Dr. Rafael Gomez Kosky
Director of Research
Instituto de Biotecnologia de las Plantas,
Universidad Central de Las Villas Carretera a Camajuani km 5.
email:koskyrg (at) yahoo.es ; rgkosky (at) ibp.uclv.edu.cu
Sent: 17 January 2005 17:51
Subject: 7: Hopes from the conference
[A message from a colleague in Ecuador. A rough English translation is provided, plus the original Spanish-language message...Moderator].
My name is Galo F. Jarrín T. and I am the national co-ordinator of the project for the Development of the national biosafery framework for Ecuador, a project which is carried out under UNEP-GEF (United Nations Environment Programme-Global Environment Facility) and the Ministry for the Environment of Ecuador.
I am very interested in participating in this e-mail conference on behalf of the project, presenting institutional, more than personal, opinions.
I hope, through this conference to get to know the experiences of individual and institutional parties related to biotechnology and biosafety at the international level to find inspiration for our activities, particularly on a subject as important as public participation in the area of GMOs.*********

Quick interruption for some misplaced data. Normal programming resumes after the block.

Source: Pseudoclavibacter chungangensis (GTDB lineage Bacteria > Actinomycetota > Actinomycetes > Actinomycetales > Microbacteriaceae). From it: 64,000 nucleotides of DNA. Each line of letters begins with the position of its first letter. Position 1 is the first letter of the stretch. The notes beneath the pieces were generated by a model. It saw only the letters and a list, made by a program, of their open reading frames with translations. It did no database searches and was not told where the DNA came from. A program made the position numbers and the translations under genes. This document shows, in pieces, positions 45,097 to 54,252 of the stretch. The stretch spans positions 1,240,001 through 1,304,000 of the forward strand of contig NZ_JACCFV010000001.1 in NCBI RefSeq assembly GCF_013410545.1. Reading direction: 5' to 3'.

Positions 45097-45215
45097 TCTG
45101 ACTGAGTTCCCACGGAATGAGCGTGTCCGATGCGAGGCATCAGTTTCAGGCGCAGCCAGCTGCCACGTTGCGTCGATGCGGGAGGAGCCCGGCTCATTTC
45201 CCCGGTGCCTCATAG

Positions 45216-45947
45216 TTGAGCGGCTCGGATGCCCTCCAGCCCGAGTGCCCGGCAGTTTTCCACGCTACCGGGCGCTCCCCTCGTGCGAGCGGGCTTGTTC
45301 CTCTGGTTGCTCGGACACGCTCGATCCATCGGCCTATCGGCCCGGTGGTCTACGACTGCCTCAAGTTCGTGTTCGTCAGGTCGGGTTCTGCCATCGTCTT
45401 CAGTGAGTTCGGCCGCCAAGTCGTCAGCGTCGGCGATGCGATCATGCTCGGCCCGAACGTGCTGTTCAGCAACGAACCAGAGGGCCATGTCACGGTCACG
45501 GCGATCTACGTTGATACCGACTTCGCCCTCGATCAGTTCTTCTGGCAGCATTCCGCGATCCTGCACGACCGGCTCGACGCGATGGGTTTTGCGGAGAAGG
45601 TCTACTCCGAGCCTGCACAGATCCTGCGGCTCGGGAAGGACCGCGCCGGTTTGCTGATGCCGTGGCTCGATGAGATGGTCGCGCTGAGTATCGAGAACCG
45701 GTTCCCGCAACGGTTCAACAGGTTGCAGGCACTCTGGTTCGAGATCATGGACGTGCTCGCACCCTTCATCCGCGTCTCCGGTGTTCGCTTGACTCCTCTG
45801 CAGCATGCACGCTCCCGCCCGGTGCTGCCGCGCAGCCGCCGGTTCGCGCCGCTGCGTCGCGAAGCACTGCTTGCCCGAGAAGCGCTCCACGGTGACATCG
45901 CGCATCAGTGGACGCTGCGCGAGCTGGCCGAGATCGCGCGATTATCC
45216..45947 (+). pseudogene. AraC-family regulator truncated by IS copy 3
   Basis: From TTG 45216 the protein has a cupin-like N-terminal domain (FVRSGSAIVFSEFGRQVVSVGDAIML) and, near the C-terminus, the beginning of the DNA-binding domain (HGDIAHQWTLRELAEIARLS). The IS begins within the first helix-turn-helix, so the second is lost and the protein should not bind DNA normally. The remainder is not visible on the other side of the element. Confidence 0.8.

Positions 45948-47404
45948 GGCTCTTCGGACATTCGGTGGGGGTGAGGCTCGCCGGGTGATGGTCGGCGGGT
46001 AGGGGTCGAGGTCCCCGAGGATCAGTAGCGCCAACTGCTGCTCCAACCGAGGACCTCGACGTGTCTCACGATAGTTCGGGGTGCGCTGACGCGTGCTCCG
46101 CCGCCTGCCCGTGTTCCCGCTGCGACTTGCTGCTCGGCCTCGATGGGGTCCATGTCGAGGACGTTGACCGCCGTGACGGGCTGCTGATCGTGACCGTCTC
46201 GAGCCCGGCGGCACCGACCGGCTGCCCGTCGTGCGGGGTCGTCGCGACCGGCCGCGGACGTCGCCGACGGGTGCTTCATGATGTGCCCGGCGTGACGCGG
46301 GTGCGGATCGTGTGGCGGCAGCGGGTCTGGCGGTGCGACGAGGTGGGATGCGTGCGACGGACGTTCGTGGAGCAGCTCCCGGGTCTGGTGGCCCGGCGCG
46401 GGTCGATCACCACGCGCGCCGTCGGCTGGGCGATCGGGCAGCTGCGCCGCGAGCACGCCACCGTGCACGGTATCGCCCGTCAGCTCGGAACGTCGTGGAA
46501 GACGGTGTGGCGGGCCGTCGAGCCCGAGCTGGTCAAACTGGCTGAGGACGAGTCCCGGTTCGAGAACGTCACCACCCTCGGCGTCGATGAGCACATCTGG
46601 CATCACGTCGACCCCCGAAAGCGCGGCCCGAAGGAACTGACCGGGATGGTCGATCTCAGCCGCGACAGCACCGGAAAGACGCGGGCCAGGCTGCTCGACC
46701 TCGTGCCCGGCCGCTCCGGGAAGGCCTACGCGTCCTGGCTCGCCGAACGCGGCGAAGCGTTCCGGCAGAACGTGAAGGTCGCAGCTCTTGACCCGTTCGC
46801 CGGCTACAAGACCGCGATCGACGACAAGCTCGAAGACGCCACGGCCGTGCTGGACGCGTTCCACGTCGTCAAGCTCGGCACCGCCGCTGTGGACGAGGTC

(Mi nombre es Galo F. Jarrín T., soy el Coordinador Nacional del Proyecto: Desarrollo del Marco Nacional de Seguridad de la Biotecnología(Bioseguridad) para Ecuador, Proyecto que se ejecuta con el auspicio del Programa de las Naciones Unidas para el Ambiente(PNUMA), el Fondo Ambiental Mundial(FMAM) y el Ministerio del Ambiente de Ecuador(MAE).
Tengo mucho interés de participar en la conferencia representando a dicho Proyecto, por ende las opiniones que emita serán mas de tipo institucional (Proyecto de Bioseguridad) antes que personal.